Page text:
The second time I saw the Compliment Guy he ignored me again, and I started to get a small complex that I promptly conveyed into bitterness toward him. Obviously the Compliment Guy has psychological problems, or maybe just a vision defect, I thought. Whatever it is, it’s his problem, and not mine.

The third time was a charm, though, as I heard his words as I approached: “You all look lovely.” Yes, “you all.” I was walking with two coworkers, attractive (and straight) females, and one of them then remarked about how the Compliment Guy always has something nice to say. I stayed silent, thinking that there is strength in numbers, and my beauty clearly shines strongest when I am comfortable in a group and not alone on the mean, cold streets of the city.

After that, I started watching the Compliment Guy when I’d see him out on the corner. I observed how aggressively nice he was to the ladies who walked by him. He seemed to have no regard for whether a woman was with a male companion, even if she was obviously romantically linked to her escort. He was intent on spreading good cheer and pleasantries to all females, with no expectations in return. He never bothered anyone or behaved in a threatening way, unless you think compliments are threatening. He wanted to make sure his niceties were heard, and once he accomplished that, he would move on to the next lady.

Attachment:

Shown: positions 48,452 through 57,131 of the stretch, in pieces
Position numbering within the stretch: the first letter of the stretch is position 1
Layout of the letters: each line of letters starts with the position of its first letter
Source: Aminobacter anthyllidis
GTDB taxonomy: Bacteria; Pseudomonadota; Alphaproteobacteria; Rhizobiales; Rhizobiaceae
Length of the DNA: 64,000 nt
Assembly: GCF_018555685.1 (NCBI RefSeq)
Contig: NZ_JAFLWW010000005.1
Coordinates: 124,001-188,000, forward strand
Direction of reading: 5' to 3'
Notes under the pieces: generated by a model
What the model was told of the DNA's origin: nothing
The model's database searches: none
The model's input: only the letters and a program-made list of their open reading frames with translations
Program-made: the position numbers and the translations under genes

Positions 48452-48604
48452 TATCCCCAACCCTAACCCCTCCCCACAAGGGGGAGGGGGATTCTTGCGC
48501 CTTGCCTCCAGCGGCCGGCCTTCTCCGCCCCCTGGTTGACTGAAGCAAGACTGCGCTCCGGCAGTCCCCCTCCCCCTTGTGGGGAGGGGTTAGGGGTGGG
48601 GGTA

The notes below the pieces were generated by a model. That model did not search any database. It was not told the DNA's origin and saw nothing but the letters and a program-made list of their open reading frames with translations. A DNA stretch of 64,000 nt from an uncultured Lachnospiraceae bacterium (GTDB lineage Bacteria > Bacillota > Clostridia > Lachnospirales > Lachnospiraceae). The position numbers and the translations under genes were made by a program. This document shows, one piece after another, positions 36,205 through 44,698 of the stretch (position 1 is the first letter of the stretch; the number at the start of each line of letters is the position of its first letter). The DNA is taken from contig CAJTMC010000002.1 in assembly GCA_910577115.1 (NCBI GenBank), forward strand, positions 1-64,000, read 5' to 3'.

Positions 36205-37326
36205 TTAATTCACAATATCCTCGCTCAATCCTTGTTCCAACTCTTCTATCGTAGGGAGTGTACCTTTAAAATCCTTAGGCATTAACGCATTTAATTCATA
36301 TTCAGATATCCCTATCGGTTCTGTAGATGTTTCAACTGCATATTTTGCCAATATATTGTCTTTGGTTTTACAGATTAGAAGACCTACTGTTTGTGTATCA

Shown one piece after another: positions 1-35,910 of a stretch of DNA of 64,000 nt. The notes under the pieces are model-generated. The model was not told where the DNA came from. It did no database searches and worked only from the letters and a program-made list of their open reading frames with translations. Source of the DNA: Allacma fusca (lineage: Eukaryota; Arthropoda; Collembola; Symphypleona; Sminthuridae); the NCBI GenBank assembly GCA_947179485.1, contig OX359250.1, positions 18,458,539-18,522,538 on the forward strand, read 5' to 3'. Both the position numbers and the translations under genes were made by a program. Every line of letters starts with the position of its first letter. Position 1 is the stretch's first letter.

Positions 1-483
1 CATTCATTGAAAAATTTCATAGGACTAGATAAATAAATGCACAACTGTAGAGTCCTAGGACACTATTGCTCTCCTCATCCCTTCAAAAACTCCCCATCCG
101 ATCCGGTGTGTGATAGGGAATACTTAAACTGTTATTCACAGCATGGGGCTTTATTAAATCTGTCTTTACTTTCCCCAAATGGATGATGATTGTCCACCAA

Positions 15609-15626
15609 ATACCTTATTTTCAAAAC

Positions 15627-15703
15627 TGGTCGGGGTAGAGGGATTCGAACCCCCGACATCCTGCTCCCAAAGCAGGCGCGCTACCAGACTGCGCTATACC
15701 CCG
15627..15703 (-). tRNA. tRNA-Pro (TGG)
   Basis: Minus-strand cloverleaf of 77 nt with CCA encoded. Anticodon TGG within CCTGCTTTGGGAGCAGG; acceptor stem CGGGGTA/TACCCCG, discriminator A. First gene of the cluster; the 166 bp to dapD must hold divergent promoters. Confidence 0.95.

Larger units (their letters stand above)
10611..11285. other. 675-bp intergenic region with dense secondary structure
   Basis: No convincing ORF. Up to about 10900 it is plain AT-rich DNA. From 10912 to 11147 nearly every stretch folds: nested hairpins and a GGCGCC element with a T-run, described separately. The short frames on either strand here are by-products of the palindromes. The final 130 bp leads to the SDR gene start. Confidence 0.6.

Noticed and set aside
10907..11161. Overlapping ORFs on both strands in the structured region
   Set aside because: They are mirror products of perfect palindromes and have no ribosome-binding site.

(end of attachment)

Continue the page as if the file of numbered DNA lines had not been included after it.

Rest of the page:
He continued to evade me, or I continued to evade him — I’m not sure who was employing the active verb. Occasionally I would let myself wonder if a generic “You have a beautiful face!” was meant for me, when it probably was directed at the woman right behind me or right in front of me.

I started thinking that maybe my inability to get a break from the Compliment Guy had something to do with my inability to ever find a Complement Guy back when I was boy-shopping in high school and the early days of college.

(In case you missed it, that was copy editing humor, compliment vs. complement. Look it up, if you need to. And while we’re at it, here’s my favorite lesbian copy editor joke: Does k.d. lang have periods?)

I’d almost given up on the Compliment Guy when he caught me that recent day and looked me in the eye and said, “I love your hair.” I was a little beside myself. I wasn’t sure if I should thank him or ask him what took him so long. In the end, I met his gaze, as I try to always do with people who talk to me on the street. You can take the girl out of Iowa, after all..

So I looked at him, and said, “Thank you!” And then I heard the Compliment Guy say something he’d never said to another woman as far as I knew. It became clear then that I deserved individual attention from him. I learned at that moment that there was a special bond between me and the Compliment Guy; that we’d been doing a subtle and intricate dance around each other for months.

But no longer. That day, he continued looking directly at me and said, in a most gallant fashion, “Can you spare any change?”

Kristina Campbell welcomes compliments at, and can be found complimenting herself often on these pages in her biweekly column “Alphabet Soup.”